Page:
Last week, we posted Part 1 of this blog series. Therein, you will find a discussion of employment discrimination laws that are potentially triggered when an employee requests to telework for health, safety, or disability reasons. In Part 2, we examine how the state of businesses during the COVID-19 pandemic impacts the discussion of whether telework is a reasonable accommodation.
For many years, employers have asserted that regular attendance at the job site is an essential job function, and employers have often been successful with this argument and, consequently, avoided providing telework as a reasonable accommodation. See, e.g., EEOC v. Ford Motor Co., 782 F.3d 753, 775 (6th Cir. 2015) (collecting cases). Prior guidance from the Equal Employment Opportunity Commission (“EEOC”) stated that considerations as to whether telework is a reasonable accommodation “include whether there is a need for face-to-face interaction and coordination of work with other employees; whether in-person interaction with outside colleagues, clients or customers is necessary; and whether the position in question requires the employee to have immediate access to documents or other information located only in the workplace.” Work at Home/Telework as a Reasonable Accommodation, EEOC Guidance (Feb. 3, 2003). Because of the spread of COVID-19, many businesses have now operated on a telework model and done so successfully. In fact, the Brookings Institute suggests up to half of American workers were working from home in April of this year. Telecommuting Will Likely Continue Long After the Pandemic, Brookings Institute (Apr. 6, 2020). Now that teleworking has been widely, and often effectively, used, the conversation around teleworking as a reasonable accommodation has evolved.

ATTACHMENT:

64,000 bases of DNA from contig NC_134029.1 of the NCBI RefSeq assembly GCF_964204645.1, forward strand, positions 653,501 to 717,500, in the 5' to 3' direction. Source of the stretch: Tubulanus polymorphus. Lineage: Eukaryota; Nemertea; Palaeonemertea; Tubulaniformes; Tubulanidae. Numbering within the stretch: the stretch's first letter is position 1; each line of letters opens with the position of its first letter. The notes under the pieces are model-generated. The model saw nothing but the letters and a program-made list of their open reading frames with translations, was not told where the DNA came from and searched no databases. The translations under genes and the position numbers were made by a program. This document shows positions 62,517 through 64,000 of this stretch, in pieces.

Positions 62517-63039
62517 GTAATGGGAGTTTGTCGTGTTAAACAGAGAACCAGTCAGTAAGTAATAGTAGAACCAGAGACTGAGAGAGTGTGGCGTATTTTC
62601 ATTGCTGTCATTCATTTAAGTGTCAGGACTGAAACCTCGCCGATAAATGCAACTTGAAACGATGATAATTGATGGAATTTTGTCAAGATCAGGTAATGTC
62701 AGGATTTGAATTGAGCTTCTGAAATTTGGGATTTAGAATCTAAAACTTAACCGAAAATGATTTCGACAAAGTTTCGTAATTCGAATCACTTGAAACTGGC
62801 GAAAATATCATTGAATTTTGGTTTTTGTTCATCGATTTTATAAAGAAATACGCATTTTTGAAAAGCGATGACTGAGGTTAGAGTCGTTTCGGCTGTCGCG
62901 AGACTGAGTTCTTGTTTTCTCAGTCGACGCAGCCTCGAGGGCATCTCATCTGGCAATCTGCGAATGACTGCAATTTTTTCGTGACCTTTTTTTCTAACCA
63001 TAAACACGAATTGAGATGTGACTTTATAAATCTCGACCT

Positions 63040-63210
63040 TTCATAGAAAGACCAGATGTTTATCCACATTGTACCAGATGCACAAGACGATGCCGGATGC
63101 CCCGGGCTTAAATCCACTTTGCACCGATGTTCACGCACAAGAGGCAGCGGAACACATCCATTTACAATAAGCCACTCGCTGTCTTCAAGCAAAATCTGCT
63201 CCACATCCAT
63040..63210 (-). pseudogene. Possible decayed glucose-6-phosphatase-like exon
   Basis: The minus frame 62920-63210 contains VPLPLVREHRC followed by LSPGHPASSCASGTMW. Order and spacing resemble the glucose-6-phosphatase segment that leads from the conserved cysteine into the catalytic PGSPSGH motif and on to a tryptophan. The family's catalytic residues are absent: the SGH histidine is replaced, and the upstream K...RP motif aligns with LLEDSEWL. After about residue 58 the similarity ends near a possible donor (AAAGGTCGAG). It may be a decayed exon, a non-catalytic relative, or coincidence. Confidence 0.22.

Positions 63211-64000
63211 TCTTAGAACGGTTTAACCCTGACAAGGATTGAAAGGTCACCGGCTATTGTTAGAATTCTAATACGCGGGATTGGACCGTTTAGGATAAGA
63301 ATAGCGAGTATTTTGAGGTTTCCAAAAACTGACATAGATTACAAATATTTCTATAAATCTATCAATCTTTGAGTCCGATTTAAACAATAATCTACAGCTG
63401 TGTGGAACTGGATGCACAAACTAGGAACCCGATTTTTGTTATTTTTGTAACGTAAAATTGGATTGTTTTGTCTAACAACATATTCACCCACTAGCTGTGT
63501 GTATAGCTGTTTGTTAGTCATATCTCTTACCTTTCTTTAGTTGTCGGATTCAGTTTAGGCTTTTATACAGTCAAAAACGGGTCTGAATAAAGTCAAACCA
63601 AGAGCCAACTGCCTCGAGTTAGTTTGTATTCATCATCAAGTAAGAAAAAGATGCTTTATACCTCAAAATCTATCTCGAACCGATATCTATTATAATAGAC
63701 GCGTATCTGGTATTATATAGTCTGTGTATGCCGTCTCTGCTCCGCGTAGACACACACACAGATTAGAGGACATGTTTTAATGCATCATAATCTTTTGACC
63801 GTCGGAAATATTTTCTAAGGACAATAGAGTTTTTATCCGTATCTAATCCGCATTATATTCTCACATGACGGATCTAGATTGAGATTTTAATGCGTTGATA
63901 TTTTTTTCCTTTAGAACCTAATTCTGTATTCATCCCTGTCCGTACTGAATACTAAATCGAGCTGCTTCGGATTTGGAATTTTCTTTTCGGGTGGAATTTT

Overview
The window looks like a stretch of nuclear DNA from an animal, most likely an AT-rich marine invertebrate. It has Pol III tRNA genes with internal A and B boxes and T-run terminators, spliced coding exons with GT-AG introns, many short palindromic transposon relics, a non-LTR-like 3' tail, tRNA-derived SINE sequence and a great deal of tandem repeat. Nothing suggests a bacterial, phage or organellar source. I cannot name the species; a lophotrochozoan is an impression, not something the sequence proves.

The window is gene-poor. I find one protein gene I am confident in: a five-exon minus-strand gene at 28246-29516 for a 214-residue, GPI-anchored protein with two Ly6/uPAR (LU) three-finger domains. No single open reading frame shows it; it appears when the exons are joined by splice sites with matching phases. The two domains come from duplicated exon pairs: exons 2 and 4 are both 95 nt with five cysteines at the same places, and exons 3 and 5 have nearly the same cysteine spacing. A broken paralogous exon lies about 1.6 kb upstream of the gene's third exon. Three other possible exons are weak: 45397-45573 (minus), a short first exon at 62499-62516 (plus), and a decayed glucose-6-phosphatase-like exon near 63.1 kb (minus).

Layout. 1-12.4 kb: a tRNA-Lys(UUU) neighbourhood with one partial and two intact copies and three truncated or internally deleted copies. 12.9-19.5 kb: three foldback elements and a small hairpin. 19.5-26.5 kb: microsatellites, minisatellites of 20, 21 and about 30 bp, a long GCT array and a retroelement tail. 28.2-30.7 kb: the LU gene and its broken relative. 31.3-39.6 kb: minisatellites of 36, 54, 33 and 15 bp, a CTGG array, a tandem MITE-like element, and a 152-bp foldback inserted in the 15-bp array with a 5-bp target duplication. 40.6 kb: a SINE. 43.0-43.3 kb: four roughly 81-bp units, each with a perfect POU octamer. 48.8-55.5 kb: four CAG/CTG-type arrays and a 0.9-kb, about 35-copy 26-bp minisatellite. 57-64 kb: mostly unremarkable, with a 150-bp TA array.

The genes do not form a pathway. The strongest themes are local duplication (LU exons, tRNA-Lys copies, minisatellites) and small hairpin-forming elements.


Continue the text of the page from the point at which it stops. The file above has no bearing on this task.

In September, the EEOC offered its guidance on the subject. What You Should Know About COVID-19 and the ADA, the Rehabilitation Act, and Other EEO Laws, EEOC (Sept. 8, 2020). Therein, the EEOC recognized, “There may be reasonable accommodations that could offer protection to an individual whose disability puts him at greater risk from COVID-19.” Id. § D.1. An employer, however, is not automatically required to grant telework as a reasonable accommodation simply because the employee was allowed to telework for the purpose of slowing the spread of COVID-19. In sum, “[i]f there is no disability-related limitation that requires teleworking, then the employer does not have to provide telework as an accommodation.” Id. § D.15. If the employee has such a limitation and teleworking is a reasonable accommodation, the employer must show telework imposes an undue hardship.
The fact that an employer allowed an employee to telework does not mean it did not impose an undue hardship. Many employers temporarily excused the essential job duty of regular attendance because of the pandemic; that decision to ensure the safety of its workers, however, “does not mean that the employer permanently changed a job’s essential functions, that telework is always a feasible accommodation, or that it does not pose an undue hardship.” Id. If an employee requests telework as a reasonable accommodation, the employer must engage with the employee to determine whether the employee has a disability, the accommodation allows the employee to perform the essential functions of his or her job, and the accommodation does not impose an undue hardship. It is important to note that if an employee teleworked during the pandemic, that period of teleworking may operate as a “trial period” showing whether the employee with a disability satisfactorily performed all essential functions of the position. Id. § D.16.
As COVID-19 restrictions lift and businesses begin to return to normal, it is likely many employees will request to continue teleworking. To avoid claims of disability discrimination, employers must remain apprised of the evolving discussion of telework as a reasonable accommodation. Hamil Little is experienced in employment matters . If you would like to discuss your options or have questions about this post, contact us at (404) 685-1662 (Atlanta) or (706) 722-7886 (Augusta), or by email, firstname.lastname@example.org. You may also learn more about our law firm by visiting www.hamillittle.com.
** Disclaimer: Thoughts shared here do not constitute legal advice. Please consult with an attorney to discuss your legal issue.